This is encouraging. It means there is a body of work already published on the effects of DCA, which should simplify the process of moving it into clinical trials. The authors, however, very clearly indicate that it won’t be a magic bullet affecting all cancers, but that some are likely candidates.

Dichloroacetate could be tested in a variety of cancer types. The realisation that (i) a diverse group of signalling pathways and oncogenes result in resistance to apoptosis and a glycolytic phenotype, (ii) the majority of carcinomas have hyperpolarised/ remodeled mitochondria, and (iii) most solid tumours have increased glucose uptake on PET imaging, suggest that DCA might be effective in a large number of diverse tumours. However, direct preclinical evidence of anticancer effects of DCA has been published only with non-small cell lung cancer, glioblastoma and breast, endometrial and prostate cancer. In addition, the lack of mitochondrial hyperpolarisation in certain types of cancer, including oat cell lung cancer, lymphomas, neuroblastomas and sarcomas, suggest that DCA might not be effective in such cases. Cancers with limited or no meaningful therapeutic options like recurrent glioblastoma or advanced lung cancer should be on top of the list of cancers to be studied.

Notice that the only work done so far is preclinical: that means it has been tested in mouse models, tissue culture, but hasn’t really been tried in cancer patients yet. The authors come right out and say that, express some possible reservations about its effectiveness, and suggest what needs to be done next.

No patient with cancer has received DCA within a clinical trial. It is unknown whether previously studied dose ranges will achieve cytotoxic intra-tumoral concentrations of DCA. In addition, the overall nutritional and metabolic profile of patients with advanced cancer differs from those in the published DCA studies. Furthermore, pre-exposure to neurotoxic chemotherapy may predispose to DCA neurotoxicity. Carefully performed phase I dose escalation and phase II trials with serial tissue biopsies are required to define the maximally tolerated, and biologically active dose. Clinical trials with DCA will need to carefully monitor neurotoxicity and establish clear dose-reduction strategies to manage toxicities. Furthermore, the pharmacokinetics in the cancer population will need to be defined.

Do not rush out and buy DCA and gurgle it down as a cancer preventative. We don’t know that it works — the safe concentrations for you may not be sufficient to kill any cancer cells, and the concentrations needed to kill cancer cells may be so high that it will do horrible, unpredicted, and dangerous things to you (some work with patients with congenital mitochondrial disorders also revealed some degree of peripheral neuropathy, for instance). This is why we have clinical trials: to work out safe and effective doses, look for dangerous interactions with other drugs — and if you have cancer, you’re already on a complicated cocktail of drugs — and detect unexpected side effects.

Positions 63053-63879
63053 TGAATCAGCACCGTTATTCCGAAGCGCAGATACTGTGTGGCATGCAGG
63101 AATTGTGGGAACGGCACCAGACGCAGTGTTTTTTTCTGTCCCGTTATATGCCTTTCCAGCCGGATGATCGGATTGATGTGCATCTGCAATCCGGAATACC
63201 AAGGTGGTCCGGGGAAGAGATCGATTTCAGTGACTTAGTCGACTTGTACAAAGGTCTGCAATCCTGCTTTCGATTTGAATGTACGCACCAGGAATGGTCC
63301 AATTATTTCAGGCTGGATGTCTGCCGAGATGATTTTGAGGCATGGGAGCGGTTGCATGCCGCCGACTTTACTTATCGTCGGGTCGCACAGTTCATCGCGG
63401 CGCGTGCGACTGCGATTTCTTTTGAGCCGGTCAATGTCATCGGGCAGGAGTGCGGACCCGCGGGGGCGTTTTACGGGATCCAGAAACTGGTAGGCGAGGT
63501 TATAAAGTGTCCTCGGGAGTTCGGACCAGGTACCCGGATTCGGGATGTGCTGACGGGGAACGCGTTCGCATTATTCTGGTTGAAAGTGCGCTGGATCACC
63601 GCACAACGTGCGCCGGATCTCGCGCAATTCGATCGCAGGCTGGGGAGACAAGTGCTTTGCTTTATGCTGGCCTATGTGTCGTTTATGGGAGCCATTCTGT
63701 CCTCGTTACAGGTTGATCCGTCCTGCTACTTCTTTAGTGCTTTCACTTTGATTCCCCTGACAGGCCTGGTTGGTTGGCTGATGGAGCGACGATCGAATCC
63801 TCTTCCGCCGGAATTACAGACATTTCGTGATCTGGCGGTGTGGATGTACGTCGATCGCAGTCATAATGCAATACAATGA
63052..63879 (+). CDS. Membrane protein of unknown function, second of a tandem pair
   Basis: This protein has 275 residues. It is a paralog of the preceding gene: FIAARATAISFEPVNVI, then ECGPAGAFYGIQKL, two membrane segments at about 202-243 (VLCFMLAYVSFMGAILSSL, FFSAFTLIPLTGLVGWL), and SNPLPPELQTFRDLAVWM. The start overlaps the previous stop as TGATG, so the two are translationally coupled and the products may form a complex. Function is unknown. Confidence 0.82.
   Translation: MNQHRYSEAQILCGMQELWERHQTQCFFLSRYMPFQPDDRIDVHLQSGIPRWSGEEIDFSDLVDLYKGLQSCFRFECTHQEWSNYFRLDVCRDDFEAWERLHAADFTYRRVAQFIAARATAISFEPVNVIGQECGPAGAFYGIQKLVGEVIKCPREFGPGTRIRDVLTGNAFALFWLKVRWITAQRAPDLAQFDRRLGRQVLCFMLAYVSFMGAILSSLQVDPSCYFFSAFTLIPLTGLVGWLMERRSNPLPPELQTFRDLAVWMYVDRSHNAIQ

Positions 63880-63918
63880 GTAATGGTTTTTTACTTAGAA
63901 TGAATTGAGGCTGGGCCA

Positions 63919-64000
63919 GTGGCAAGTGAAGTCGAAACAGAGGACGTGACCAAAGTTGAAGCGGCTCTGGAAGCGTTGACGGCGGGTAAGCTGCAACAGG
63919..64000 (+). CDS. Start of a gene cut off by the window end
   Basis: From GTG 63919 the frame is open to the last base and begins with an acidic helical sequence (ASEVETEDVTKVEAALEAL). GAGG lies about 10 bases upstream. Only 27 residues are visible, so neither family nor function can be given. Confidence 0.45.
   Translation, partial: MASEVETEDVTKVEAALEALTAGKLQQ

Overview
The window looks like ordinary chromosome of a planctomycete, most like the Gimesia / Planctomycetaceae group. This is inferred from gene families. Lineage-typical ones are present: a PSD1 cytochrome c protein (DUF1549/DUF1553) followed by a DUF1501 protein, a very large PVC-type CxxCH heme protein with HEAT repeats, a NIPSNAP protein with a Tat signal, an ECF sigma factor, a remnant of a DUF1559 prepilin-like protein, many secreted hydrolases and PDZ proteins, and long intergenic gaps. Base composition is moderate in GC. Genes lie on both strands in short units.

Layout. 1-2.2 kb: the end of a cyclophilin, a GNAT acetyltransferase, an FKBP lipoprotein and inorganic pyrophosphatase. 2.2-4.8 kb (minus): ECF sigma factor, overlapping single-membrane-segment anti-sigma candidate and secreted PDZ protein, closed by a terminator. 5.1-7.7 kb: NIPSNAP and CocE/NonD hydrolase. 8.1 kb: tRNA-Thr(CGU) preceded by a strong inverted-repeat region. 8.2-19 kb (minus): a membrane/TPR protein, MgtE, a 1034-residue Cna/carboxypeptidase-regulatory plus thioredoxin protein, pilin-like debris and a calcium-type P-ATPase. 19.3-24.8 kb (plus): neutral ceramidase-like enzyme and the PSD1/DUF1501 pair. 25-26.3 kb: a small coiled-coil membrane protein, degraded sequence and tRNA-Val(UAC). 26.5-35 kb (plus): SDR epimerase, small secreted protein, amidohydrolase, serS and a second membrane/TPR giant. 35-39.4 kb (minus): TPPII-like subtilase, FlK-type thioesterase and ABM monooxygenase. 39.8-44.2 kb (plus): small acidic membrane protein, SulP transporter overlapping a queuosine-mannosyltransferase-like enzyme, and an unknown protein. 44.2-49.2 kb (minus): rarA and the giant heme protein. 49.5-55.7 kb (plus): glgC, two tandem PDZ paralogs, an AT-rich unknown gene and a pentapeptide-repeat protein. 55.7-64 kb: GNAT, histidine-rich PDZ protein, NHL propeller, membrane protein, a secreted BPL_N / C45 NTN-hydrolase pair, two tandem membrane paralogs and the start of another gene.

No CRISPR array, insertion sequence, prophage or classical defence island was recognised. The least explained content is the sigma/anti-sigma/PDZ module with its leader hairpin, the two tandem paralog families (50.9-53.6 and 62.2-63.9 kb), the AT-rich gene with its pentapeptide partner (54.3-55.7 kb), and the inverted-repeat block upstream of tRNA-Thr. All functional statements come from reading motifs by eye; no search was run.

We should be urging further investigation of this promising drug with the beginning of clinical trials, but it’s far too early to be babbling about “cancer cures”. There have been lots of drugs that look great in the lab and have excellent rationales for why they should work, but the reality of cancer is that it is complicated and diverse and there are many more pitfalls between a drug that poisons cancer cells in a petri dish and a drug that actually works well in the more complex environment of a human being.

One other factor that inflames the conspiracy nuts over this drug is that DCA is simple, dirt-cheap, and completely unpatentable — there is no economic incentive for a pharmaceutical company to invest a gigantic bucket of money in clinical trials, because there is no hope for a return on the investment.

This is why an independent academic community with research funded for knowledge rather than profit is so important, and really emphasizes why we cannot afford to privatize all biomedical research. The authors propose a plan for progressing without the involvement of the pharmaceutical industry.

Funding for such trials would be a challenge for the academic community as DCA is a generic drug and early industry support might be limited. Fundraising from philanthropies might be possible to support early phase I – II or small phase III trials. However, if these trials suggest a favourable efficacy and toxicity, the public will be further motivated to directly fund these efforts and national cancer organisations like the NCI, might be inspired to directly contribute to the design and structure of larger trials. It is important to note that even if DCA does not prove to be the ‘dawn of a new era’, initiation and completion of clinical trials with a generic compound will be a task of tremendous symbolic and practical significance. At this point the ‘dogma’ that trials of systemic anticancer therapy cannot happen without industry support, suppresses the potential of many promising drugs that might not be financially attractive for pharmaceutical manufacturers. In that sense, the clinical evaluation of DCA, in addition to its scientific rationale, will be by itself another paradigm shift.

I can’t blame the industry for not following up on this: a clinical trial costs millions of dollars, and even if DCA pans out, there is no profit at all to be gained from it. For this research, we have to turn to public support (they have an interest in better cancer treatments!) and to scientists and doctors themselves, who of course have a great personal interest in seeing their patients get better.


Michelakis ED, Webster L, Mackey JR (2008) Dichloroacetate (DCA) as a potential metabolic-targeting therapy for cancer. Br J Cancer 99(7):989-94.